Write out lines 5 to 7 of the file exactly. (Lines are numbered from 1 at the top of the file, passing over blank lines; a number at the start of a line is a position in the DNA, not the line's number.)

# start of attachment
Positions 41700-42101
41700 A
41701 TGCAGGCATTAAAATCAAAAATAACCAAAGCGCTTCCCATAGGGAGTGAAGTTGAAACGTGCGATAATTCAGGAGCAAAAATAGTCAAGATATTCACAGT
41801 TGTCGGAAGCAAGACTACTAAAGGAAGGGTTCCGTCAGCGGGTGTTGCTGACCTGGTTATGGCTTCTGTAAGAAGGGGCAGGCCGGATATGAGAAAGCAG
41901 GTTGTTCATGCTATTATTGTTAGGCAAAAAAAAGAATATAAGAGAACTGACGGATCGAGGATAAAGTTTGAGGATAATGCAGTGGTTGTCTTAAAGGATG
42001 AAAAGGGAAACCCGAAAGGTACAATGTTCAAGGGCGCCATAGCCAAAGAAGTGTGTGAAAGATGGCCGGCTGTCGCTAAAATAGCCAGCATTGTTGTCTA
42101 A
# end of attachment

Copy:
41901 GTTGTTCATGCTATTATTGTTAGGCAAAAAAAAGAATATAAGAGAACTGACGGATCGAGGATAAAGTTTGAGGATAATGCAGTGGTTGTCTTAAAGGATG
42001 AAAAGGGAAACCCGAAAGGTACAATGTTCAAGGGCGCCATAGCCAAAGAAGTGTGTGAAAGATGGCCGGCTGTCGCTAAAATAGCCAGCATTGTTGTCTA
42101 A